), a Platonic philosopher, who lived at Smyrna and was a contemporary of Galen. (Galen, vol. iv. p. 372, ed. Basil.)
A short tract by him, entitled Ἐισαγωγή εἰς τοὺς Πλάτωνος Διαλόγους
, has come down to us.
It contains hardly anything of importance.
After explaining the nature of the Dialogue, which he compares to a Drama, the writer goes on to divide the Dialogues of Plato into four classes, logikou/s, e)legktikou/s, *Fusikou/s, ἠθικούς
, and mentions another division of them into Tetralogies, according to their subjects.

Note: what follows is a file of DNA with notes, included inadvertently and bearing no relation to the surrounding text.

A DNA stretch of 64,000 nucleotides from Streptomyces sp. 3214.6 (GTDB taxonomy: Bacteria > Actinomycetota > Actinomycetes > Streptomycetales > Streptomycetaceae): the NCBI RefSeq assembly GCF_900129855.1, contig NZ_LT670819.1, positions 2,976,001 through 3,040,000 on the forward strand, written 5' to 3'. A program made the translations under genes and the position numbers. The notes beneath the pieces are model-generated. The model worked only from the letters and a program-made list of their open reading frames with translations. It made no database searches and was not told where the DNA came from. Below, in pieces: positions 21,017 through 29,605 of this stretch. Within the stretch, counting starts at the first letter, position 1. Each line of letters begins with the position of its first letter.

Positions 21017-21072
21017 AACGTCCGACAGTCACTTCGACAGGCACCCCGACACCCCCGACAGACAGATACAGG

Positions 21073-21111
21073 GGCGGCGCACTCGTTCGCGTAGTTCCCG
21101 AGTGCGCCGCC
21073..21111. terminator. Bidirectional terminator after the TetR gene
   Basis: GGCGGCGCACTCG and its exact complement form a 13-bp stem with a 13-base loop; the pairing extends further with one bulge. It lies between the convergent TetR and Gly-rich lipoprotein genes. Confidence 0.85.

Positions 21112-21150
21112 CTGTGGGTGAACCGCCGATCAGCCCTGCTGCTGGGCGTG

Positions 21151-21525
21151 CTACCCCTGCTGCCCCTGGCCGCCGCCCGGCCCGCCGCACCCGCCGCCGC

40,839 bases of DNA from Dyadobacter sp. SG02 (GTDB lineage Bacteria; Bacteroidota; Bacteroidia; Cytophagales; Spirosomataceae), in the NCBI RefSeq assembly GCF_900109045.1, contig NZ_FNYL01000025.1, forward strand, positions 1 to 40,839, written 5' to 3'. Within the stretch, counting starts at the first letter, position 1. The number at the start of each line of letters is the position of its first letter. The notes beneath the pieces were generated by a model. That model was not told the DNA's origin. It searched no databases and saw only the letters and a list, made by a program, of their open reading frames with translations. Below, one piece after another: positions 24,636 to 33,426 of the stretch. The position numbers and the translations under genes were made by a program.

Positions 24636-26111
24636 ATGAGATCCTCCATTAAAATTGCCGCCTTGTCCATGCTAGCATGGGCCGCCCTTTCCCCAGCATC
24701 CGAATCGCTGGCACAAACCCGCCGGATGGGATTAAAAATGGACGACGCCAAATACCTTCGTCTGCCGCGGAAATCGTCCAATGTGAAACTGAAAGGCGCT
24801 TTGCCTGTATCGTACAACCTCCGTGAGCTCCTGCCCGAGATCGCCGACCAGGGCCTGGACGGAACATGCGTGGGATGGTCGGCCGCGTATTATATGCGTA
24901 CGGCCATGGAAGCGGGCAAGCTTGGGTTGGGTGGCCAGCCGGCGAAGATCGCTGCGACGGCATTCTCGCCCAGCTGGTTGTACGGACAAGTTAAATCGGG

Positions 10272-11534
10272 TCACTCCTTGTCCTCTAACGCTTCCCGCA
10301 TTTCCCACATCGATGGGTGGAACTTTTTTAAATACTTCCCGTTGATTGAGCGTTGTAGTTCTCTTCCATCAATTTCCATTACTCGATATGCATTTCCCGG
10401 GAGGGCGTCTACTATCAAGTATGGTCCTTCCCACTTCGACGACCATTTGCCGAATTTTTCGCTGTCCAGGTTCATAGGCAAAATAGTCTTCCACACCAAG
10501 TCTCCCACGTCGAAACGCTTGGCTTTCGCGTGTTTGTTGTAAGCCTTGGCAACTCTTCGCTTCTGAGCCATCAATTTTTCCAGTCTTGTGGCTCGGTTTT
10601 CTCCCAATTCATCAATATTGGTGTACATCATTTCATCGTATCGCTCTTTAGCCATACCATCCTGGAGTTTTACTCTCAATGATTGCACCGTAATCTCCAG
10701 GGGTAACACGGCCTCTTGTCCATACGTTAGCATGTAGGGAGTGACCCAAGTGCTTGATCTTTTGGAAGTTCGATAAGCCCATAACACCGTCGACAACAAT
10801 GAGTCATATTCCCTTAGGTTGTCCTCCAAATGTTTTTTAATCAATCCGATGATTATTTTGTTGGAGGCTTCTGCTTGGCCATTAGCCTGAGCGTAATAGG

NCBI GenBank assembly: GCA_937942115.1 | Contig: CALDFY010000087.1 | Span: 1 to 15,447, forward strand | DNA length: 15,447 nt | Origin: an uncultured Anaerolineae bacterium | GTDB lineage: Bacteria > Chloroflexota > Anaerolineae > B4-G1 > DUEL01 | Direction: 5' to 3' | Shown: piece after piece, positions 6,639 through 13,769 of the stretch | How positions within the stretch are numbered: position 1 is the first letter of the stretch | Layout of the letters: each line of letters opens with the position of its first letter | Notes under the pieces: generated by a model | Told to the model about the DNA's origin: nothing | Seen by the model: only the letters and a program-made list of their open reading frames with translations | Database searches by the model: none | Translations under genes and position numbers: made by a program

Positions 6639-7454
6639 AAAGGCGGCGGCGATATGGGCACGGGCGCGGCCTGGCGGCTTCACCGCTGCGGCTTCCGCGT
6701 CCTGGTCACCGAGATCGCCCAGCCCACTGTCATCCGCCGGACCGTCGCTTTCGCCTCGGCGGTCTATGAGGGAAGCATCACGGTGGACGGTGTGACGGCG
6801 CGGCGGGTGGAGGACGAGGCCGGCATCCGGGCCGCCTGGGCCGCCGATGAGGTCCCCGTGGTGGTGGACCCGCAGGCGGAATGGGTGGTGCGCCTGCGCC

He advises that the Alcibiades, Phaedo, Republic, and Timaeus, should be read in a series.
This work is published in the second volume (p. 44) of the first edition of Fabricius
; but omitted in the reprint by Harles, because it is to be found prefixed to Etwall's edition of three dialogues of Plato, Oxon. 1771
; and to Fischer's four dialogues of Plato, Lips. 1783.
The authorities respecting Albinus have been collected by Fabricius. (Bibl. Graec.
iii. p. 658.)
He is said to have written a work on the arrangement of the writings of Plato. Another Albinus is mentioned by Boethius and Cassiodorus, who wrote in Latin some works on music and geometry.